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5

TL;DR; myArrayFlatten = Flatten /@ Flatten[#, {{1, 3}}] & {x,y,z} or {{x},{y},{z}} is considered column vector. Usage example: v1 = {1, 2, 3}; vNew = {{4, 5}, {6, 7}, {8, 9}}; v4 = {10, 11, 12}; v5 = {13, 14, 15}; v6 = List /@ {16, 17, 18}; { {v1, vNew, v1}, {v4, v5, v6, v1}, {vNew, vNew} } // myArrayFlatten // MatrixForm Flatten ...


5

First a simpler way to get your first example: (m = ArrayFlatten[Transpose /@ {{v1, v2, v3}, {v4, v5, v6}}, 1]) // MatrixForm An alternative way to do @bill's undoing trick: (m2 = ArrayFlatten[Transpose /@ {{v1, ## & @@ Transpose[vNew]}, {v4, v5, v6}}, 1]) // MatrixForm Using ArrayReshape as an alternative to ArrayFlatten: ...


5

You could define it with Array[Subscript[a, Min[##], Max[##]] &, {4, 4}]


5

Okay, following the "bare bones" approach for dropping rows and columns here are a few ideas. Starting matrix: m = Array[Times, {5, 6}] $\left( \begin{array}{ccccc} 1 & 2 & 3 & 4 & 5 \\ 2 & 4 & 6 & 8 & 10 \\ 3 & 6 & 9 & 12 & 15 \\ 4 & 8 & 12 & 16 & 20 \\ \end{array} \right)$ Part ...


4

Using the built-in matrix manipulation commmands mat = Array[Subscript[a, ##] &, {4, 4}]; LowerTriangularize[mat] + Transpose[LowerTriangularize[mat]] - DiagonalMatrix[Diagonal[mat]] gives the same answer. This takes the lower triangular part and adds it to the transpose of itself, giving a symmetric matrix in which the diagonal entries have been ...


4

You can apply a rule using Condition: mat2 /. Subscript[a, i_, j_] :> Subscript[a, j, i] /; j > i giving $$\left( \begin{array}{cccc} a_{1,1} & a_{2,1} & a_{3,1} & a_{4,1} \\ a_{2,1} & a_{2,2} & a_{3,2} & a_{4,2} \\ a_{3,1} & a_{3,2} & a_{3,3} & a_{4,3} \\ a_{4,1} & a_{4,2} & a_{4,3} & a_{4,4} \\ ...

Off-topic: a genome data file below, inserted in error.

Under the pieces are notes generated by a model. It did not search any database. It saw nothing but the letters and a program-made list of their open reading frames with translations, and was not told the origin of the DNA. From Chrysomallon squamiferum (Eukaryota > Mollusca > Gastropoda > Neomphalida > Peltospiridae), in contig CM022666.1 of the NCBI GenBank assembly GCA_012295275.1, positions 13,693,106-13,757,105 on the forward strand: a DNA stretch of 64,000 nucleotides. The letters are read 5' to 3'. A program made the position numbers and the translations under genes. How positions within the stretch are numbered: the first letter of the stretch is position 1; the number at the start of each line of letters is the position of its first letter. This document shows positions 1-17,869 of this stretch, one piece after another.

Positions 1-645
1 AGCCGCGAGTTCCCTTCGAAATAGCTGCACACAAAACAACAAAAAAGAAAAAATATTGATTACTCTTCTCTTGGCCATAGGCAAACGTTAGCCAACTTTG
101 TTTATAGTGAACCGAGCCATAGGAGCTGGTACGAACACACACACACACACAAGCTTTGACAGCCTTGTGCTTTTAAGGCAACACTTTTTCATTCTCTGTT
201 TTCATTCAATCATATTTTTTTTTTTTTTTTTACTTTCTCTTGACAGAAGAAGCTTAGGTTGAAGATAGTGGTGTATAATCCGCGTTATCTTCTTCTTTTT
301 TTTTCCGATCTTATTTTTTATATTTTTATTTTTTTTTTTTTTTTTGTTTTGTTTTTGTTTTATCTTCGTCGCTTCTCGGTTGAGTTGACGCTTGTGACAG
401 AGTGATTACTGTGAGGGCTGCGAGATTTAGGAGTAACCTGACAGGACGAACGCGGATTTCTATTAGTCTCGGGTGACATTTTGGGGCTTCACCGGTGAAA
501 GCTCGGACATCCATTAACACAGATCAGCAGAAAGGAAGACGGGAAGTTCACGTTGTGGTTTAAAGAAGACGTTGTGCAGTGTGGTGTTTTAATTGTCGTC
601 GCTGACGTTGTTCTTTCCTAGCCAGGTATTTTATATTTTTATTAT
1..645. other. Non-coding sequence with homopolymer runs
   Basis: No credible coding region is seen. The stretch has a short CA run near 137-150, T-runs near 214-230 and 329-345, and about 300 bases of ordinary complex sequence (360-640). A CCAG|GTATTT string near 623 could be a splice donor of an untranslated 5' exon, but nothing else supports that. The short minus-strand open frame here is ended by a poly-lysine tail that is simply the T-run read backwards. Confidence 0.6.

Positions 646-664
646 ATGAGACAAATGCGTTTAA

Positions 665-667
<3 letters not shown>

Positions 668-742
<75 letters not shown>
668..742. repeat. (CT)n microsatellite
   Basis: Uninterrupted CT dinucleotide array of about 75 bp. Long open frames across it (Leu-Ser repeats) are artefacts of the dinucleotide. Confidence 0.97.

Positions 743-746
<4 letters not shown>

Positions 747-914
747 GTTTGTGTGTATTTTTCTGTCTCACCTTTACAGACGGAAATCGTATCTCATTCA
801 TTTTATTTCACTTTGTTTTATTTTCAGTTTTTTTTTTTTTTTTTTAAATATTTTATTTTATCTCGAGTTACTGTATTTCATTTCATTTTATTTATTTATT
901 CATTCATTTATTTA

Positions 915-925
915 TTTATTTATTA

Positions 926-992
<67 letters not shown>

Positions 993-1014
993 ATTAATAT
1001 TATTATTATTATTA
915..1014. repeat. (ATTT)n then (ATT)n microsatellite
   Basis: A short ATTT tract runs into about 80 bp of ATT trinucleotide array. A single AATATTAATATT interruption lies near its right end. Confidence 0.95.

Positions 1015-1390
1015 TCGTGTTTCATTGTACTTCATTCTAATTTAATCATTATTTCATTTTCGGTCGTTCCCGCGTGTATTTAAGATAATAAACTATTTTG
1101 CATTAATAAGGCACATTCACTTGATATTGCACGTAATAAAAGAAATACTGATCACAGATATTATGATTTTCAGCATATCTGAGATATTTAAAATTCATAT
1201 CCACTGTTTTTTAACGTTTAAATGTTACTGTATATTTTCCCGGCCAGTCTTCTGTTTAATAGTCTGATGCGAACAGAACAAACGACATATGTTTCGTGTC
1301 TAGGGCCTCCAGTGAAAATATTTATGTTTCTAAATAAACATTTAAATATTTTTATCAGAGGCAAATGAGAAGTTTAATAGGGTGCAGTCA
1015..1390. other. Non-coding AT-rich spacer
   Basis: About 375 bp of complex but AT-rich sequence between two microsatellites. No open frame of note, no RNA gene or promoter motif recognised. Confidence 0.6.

3

It depends on how PBS and the cluster environment are set up. Ideally, if cpuset support has been compiled in to PBS, and if you start Mathematica directly inside the PBS job, you should find that it uses all processors allocated by PBS (on that node--Eigensystem is not MPI-parallelized). If cpuset support isn't provided, then you risk starting as many ...


3

How about just breaking up the matrix and then reconstructing the same way. Here are your source vectors v1 = {1, 2, 3}; vNew = {{4, 5}, {6, 7}, {8, 9}}; v4 = {10, 11, 12}; v5 = {13, 14, 15}; v6 = {16, 17, 18}; So now define and reconstruct: {v2, v3} = Transpose[vNew]; ArrayFlatten[{Transpose@{v1, v2, v3}, Transpose@{v4, v5, v6}}, 1] // MatrixForm If ...


2

With a = {{0.1, 0}, {0, 0.1}}; b = {{2, 3}, {-3, 1}}; c = {{0.2, 0.6}, {0.2, 0}}; i = {{1, 0}, {0, 1}}; and s[t_] := {{s11[t], s12[t]}, {s21[t], s22[t]}} one can see that s12 and s21 don't depend on t by evaluating c + a*s[t + 1]*Inverse[i - b*s[t + 1]]*a Therefore I set s[11] = {{0, 0.6}, {0.2, 0}} Redefining s with s[t_] := s[t] = c + a*s[t ...


2

mat = Table[i^2 + i j + j^3, {i, 4}, {j, 4}] Det[Drop[mat, {#}, {#}]] & /@ Range[Length@mat] {-36, -288, -252, -24} Timings for random 100X100 real and integer matrices: tstmat = RandomReal[100, {100, 100}]; (res1 = Det[Drop[tstmat, {#}, {#}]] & /@ Range[Length@tstmat]); // AbsoluteTiming // First (* 0.156253 *) (res2 = Diagonal@Minors[tstmat]); ...


2

Seeing you asked about how to drop the first or last rows/columns, you can do that conveniently with Most and Rest: Most@m (* drops last row *) Most/@m (* drops last column *) Rest@m (* drops first row *) Rest/@m (* drops first column *)


2

A barebones example for the desired cropping is: m = Array[Subscript[a, ##] &, {4, 4}]; MatrixForm[m] $$\left( \begin{array}{cccc} a_{1,1} & a_{1,2} & a_{1,3} & a_{1,4} \\ a_{2,1} & a_{2,2} & a_{2,3} & a_{2,4} \\ a_{3,1} & a_{3,2} & a_{3,3} & a_{3,4} \\ a_{4,1} & a_{4,2} & a_{4,3} & a_{4,4} \\ ...


1

A = {{0.1, 0}, {0, 0.1}}; B = {{2, 3}, {-3, 1}}; c = {{0.2, 0.6}, {0.2, 0}}; d = {2, 3}; e = {1, 0}; i = {{1, 0}, {0, 1}}; g[11] = {0, 0}; g[t_] := A.S[t+1].Inverse[i-B.S[t+1]].(B.g[t+1]-d)+A.g[t+1]+e; p[11] = {0, 0}; p[t_] := S[t].X[t] - g[t]; S[11] = {{0, 0}, {0, 0}}; S[t_] := c + A.S[t + 1].Inverse[i - B*S[t + 1]].A ; X[1] = {1, 0}; X[t_] := Inverse[i - ...


1

a = {{a1, a2}, {a3, a4}}; b = {{b1, b2}, {b3, b4}}; c = {{c1, c2}, {c3, c4}}; s[11] = {{0, 0}, {0, 0}}; s[10] = c + a.s[11].Inverse[IdentityMatrix[2] - b.s[11]].a which immediately returns {{c1, c2}, {c3, c4}} Trying to use upper case characters, like C, for variable names results in errors. Trying to use "abstract" vectors and matricies results in ...


1

Try f[x_, y_] = Block[{x, y}, Assuming[x ∈ Reals && y ∈ Reals, Log[Det[V[x, y]\[ConjugateTranspose].V[x, y]]] /. e : Conjugate[EllipticTheta[a_, z_, q_]] :> EllipticTheta[a, Conjugate[z], q] // Simplify ] ]; Chop[N[Q[1, 1]]] (* 2.10739 *)



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